The Abandoned Boob Chronicles

The Abandoned Boob Chronicles: My Story

I keep fighting, and life keeps throwing obstacles. At forty, I’ve joined ranks as the one in eight women who receives a breast cancer diagnosis in her lifetime. Two years earlier, my husband of sixteen years abandoned me. And for good measure, add an entire life lived in the shadows of a bipolar mother. Cancer? Bring it on. I’ve got this. Life has schooled me well.

Asking for help is at best awkward and at worst torturous for a fiercely independent soul such as myself. But that’s exactly what I need—whether it be as positive vibe giver, reader of my words, social media sharer, or financial contributor. Feel free though to go all in and do all of the above! The success of this campaign depends on it.

What I can give to you is my tale. It’s not just a story about breast cancer. This diagnosis has only provided the structure for framing my narrative. Truth is indeed stranger than fiction, and it’s a long damn story. I’ve hedged for years over what I should be writing. It’s time for me to do what I do best, which is write about life as I know it in hopes of connecting with others. Authenticity is my superpower. What’s yours?

There’s a reason I have the word resilient tattooed on my upper back. I won’t let you down. I will fight. And I will win. I always do.

In future weekly updates over the course of a year, I will share the details of my diagnosis and treatment. I will do so in narrative nonfiction fashion. I’ll start with how my love discovered the lump via a handful of playful morning boob, and also tell about the out-of-body experiences that transpire the night after being infused with too high a dose of steroids.

As the owner of Word Bank Writing & Editing, I make a modest living. When my ex got into a taxicab in January 2015 and never came back, I had many choices to make. Rather than return to teaching high school English, I hustled to take on more editing clients. For the first time ever, I began 2017 with projects booked three months in advance. This persnickety breast cancer diagnosis has changed all that.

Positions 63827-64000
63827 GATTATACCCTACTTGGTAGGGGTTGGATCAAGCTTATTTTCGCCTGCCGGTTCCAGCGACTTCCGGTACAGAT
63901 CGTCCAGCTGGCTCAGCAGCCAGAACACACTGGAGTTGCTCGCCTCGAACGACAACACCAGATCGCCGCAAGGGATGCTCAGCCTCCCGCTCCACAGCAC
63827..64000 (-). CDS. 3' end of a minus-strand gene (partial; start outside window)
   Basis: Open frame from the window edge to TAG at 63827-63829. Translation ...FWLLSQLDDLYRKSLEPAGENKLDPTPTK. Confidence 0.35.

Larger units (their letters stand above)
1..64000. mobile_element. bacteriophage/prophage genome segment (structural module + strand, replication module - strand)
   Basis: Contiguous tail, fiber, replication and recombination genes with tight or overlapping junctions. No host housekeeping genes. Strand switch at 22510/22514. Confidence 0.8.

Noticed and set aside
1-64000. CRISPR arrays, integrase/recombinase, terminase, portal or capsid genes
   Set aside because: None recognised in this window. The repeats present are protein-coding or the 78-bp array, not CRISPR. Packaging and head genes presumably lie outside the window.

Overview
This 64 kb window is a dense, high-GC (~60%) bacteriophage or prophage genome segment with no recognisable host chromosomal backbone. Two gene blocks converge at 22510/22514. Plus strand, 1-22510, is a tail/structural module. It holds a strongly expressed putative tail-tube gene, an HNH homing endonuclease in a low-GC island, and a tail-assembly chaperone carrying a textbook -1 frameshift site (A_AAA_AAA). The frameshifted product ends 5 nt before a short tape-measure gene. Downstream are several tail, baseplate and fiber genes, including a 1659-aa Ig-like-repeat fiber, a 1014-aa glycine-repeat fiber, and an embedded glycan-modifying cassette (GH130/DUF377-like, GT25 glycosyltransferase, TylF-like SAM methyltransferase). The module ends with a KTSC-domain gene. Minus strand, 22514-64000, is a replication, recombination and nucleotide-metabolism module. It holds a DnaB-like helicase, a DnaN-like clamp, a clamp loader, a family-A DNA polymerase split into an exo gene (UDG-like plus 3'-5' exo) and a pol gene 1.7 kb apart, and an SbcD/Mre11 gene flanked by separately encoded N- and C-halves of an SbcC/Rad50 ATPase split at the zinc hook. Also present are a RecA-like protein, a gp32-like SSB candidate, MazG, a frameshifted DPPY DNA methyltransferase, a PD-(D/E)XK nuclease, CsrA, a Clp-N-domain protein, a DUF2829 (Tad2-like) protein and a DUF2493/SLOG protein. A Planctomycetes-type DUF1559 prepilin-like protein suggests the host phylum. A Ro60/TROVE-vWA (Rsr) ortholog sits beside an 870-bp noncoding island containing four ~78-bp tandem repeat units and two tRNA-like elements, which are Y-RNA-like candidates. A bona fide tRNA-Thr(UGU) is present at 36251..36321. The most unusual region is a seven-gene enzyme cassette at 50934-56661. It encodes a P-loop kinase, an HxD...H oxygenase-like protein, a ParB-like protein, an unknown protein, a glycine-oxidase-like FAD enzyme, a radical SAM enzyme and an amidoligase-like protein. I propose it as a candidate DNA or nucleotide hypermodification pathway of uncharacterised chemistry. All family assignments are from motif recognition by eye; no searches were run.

As of July 31, four months of donations to this GoFundMe campaign coupled with some projects from regular clients have kept me afloat while I've gone through sixteen chemotherapy treatments. With surgery looming, my project queue is practically dry.

Taking on new clients won't be possible until I'm healed and know how much fatigue radiation treatments will cause.  In the meantime, I'm re-designing my website and taking part in a monthly business mentoring group to ensure I can hit the ground running come 2018.

This is the first time I’ve probably ever really asked for help. Being self-employed and living on one's own while dealing with a life-threatening illness is beyond stressful. A measure of assistance from my parents has finally kicked in six months after diagnosis when I reached my breaking point and made an emotional call to my hard-of-hearing hardrock miner father.

Some people have asked why I don’t move home for more support. The most obvious reason: I am an adult. I live less than ten minutes from a branch of St. Luke’s Mountain States Tumor Institute (MSTI). I love my little yellow house and the peacefulness of working from home. My parents are aging and my quirky mining hometown of Wallace, Idaho one of isolation and poverty (and a bevy of other depressing demographics). My life is in the Treasure Valley, not the Silver Valley.

My love has offered for me to come stay with him if I end up getting really sick, but since this is the first time in my life I have ever truly lived on my own, I am determined to remain independent. I love him dearly, but given all I have been through, shacking up with someone is not in my cards in the foreseeable future. Been there. Done that.

It’s hard to put a monetary amount on what will help see me through. Even if I don’t meet my goal, please know I am able to withdraw funds at any point during the campaign. 

What Your Contributions Will Help Cover:

1. Living expenses such as mortgage and groceries
2. Health insurance premiums and deductibles
3. Business expenses such as a replacement laptop
3. Credit card debt incurred from my hideous divorce
5. Tattoos to cover scars from surgery

I had initially planned to send a portion of the contributions to my therapist who has been seeing me as her pro bono case for over two years. Unfortunately, my AC unit needed replaced in June. She has told me not to worry about it, but that's easier said than done. I still plan to send her funds as I am able, even if it's a pittance.

When my marriage fell apart, the therapist who came into my life didn’t abandon me.  Not only does she specialize in the type of addiction my ex was dealing with, she also has a daughter who has gone through breast cancer. Having this person in my corner has made a huge difference in my life's new direction. 

Part of me feels like a bum panhandling on a street corner. But you know what? I once rolled down my window and gave a couple of grubby hitchhiking kids a twenty-dollar bill and it felt pretty damn great. If you help me, I promise to pay it forward into the universe when the time is right.

Feel free to follow me on my Twitter and Instagram accounts.


Jeri Walker
Nampa, ID

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